glossary of money

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cinnamon

Member
ITALIAN
Each word has its opposite. Do you agree? Are there any mistakes?

generous - stingy
spendthrift - penny-pincher
luxury - necessity
brand new - second-hand
hard up - well off
deposit - withdraw
save - waste
in the black - overdrawn
debt - loan
tight-fisted - extravagant
income - expenditure
worthless - priceless
beggar - millionaire
profit - loss


I have a question.
Stingy, tight fisted, also mean: Which of them do you often use?

In general, all the words are common in the spoken language, aren't they?

Thank you.
Bye

;)
 
  • nycphotography

    Senior Member
    American English
    brand new - worn out (or used up)
    save - spend
    conserve - waste (there is a subtle difference)
    debt - savings
    borrow - lend (the two sides of a loan)
    beggar - self sufficient
    millionaire - pauper


    Just some suggestions
     

    ElaineG

    Senior Member
    USA/English
    cinnamon said:
    Each word has its opposite. Do you agree? Are there any mistakes?

    generous - stingy
    spendthrift - penny-pincher
    luxury - necessity
    brand new - second-hand
    hard up - well off
    deposit - withdraw
    save - waste (or "spend", depending on the context)
    in the black - overdrawn (or, "in the red")
    debt - loan - debt/surplus or lender/borrower or debit/credit or ... lots of possibilities, but debt/loan are not antonyms
    tight-fisted - extravagant (or generous)
    income - expenditure
    worthless - priceless
    beggar - millionaire
    profit - loss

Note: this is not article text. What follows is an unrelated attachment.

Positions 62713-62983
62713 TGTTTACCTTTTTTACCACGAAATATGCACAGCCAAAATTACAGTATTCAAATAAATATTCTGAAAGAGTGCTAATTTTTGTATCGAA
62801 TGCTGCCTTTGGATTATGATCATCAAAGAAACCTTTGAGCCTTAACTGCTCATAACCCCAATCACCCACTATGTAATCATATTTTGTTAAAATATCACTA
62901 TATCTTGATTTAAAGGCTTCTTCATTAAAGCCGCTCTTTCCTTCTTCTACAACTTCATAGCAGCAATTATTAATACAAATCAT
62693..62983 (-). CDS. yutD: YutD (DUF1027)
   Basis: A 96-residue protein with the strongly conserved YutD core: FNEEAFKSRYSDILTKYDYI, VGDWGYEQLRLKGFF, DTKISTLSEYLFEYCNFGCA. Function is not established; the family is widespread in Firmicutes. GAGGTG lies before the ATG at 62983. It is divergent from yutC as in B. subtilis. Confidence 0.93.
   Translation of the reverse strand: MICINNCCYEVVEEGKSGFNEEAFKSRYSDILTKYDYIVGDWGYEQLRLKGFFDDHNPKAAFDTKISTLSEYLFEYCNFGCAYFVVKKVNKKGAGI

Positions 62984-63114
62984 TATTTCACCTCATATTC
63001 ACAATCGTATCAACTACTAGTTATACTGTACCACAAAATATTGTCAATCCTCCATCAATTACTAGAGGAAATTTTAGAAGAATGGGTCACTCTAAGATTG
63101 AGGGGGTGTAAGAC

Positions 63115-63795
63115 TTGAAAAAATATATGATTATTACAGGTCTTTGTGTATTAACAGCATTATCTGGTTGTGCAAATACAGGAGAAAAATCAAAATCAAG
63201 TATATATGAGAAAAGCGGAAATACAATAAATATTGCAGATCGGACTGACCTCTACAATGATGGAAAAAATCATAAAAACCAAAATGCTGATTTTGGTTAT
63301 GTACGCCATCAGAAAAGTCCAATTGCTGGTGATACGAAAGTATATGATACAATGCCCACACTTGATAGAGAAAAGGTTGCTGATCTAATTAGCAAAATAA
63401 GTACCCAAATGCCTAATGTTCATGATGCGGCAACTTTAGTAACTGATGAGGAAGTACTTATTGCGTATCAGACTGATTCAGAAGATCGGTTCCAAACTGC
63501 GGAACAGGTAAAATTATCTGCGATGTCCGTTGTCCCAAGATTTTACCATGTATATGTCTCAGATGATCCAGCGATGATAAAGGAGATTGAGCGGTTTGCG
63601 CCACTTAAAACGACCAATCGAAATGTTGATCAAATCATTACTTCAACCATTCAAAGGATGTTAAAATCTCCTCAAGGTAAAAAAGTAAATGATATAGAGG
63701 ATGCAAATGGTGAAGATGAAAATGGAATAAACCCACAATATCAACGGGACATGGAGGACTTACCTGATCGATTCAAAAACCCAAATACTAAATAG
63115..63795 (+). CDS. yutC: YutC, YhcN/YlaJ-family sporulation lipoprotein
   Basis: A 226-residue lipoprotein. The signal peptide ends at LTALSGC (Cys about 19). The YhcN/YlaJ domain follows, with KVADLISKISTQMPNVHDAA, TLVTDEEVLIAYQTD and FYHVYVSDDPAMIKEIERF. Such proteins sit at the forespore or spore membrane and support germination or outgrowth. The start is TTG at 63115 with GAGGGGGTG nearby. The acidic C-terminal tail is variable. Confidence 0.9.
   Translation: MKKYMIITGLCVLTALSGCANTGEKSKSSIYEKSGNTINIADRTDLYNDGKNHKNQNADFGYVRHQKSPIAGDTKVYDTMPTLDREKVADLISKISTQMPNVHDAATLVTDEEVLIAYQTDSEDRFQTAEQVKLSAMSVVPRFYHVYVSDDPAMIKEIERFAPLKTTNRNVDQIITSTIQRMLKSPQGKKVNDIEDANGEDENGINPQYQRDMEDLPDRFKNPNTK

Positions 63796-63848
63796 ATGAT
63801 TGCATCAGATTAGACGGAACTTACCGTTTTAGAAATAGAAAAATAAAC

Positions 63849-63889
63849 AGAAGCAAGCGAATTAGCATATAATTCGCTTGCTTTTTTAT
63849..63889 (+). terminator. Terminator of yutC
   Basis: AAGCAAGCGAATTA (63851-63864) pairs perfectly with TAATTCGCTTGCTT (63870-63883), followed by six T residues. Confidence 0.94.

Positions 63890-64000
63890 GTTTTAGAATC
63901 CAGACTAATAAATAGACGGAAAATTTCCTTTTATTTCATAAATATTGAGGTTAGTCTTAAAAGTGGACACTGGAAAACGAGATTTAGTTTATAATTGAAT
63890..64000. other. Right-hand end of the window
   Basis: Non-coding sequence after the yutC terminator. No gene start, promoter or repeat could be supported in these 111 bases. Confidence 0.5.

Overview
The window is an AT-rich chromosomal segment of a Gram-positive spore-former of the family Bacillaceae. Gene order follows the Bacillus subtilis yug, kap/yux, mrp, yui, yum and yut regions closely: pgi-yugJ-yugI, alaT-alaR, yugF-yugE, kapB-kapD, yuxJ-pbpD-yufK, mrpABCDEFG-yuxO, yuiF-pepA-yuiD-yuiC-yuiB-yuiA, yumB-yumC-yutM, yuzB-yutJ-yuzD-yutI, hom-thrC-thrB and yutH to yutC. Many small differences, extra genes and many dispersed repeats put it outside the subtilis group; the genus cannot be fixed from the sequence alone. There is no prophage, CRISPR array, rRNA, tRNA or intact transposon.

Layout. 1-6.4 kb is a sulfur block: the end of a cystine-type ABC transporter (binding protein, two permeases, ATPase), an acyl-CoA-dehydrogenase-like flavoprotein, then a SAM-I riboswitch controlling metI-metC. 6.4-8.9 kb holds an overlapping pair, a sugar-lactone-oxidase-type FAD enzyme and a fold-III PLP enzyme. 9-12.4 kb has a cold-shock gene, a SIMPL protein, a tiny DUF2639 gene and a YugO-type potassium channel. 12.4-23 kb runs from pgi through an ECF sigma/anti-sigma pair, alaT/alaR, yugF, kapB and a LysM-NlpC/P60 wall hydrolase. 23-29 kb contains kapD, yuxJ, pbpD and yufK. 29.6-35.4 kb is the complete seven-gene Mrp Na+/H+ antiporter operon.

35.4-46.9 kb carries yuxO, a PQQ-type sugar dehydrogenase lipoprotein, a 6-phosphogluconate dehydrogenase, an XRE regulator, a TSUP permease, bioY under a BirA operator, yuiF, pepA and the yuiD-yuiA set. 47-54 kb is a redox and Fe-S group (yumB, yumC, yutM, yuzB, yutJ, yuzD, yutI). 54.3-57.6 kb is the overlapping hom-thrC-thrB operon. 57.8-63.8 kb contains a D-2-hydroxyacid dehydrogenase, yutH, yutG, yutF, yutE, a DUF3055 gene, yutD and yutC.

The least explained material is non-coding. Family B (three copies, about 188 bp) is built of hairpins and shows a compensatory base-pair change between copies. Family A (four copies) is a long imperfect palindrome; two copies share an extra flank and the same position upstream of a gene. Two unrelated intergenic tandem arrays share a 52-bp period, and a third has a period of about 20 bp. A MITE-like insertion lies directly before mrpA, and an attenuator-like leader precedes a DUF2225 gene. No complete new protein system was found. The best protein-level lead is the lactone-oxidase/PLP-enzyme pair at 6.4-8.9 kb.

The possibilities are endless but except for debt/loan, all your antonym pairs work.

    I have a question.
    Stingy, tight fisted, also mean: Which of them do you often use? In normal speech, I probably use "stingy" the most, although tight-fisted is a nice visual. I also use "cheap" in this sense, probably most frequently of all. ("My grandmother is so cheap that she reuses teabags.") I think mean as in stingy is more common in BE - I would use "mean" for someone who is intentionally unkind or nasty ("She says mean things about her friends behind their backs.")

    In general, all the words are common in the spoken language, aren't they? all the ones you mentioned are, yes. Nice list!

    Thank you.
    Bye

    ;)
     

    nycphotography

    Senior Member
    American English
    Chassie said:
    doesn't in the black mean to be in debt?

    No, in the black means to have a credit balance, or a profit.

    In the red means to have a debit balance, or a loss, or a debt.

    Black ink - good. Red ink = bad.
     

    ElaineG

    Senior Member
    USA/English
    Technically, in the context of a bank making a loan to someone, they can be antonyms.

    But it's not the clearest association.
    Sort of, but then you have to say "making a loan"/"incurring a debt" to make it clear, and that seemed kind of awkward for a nice list of opposites.
     
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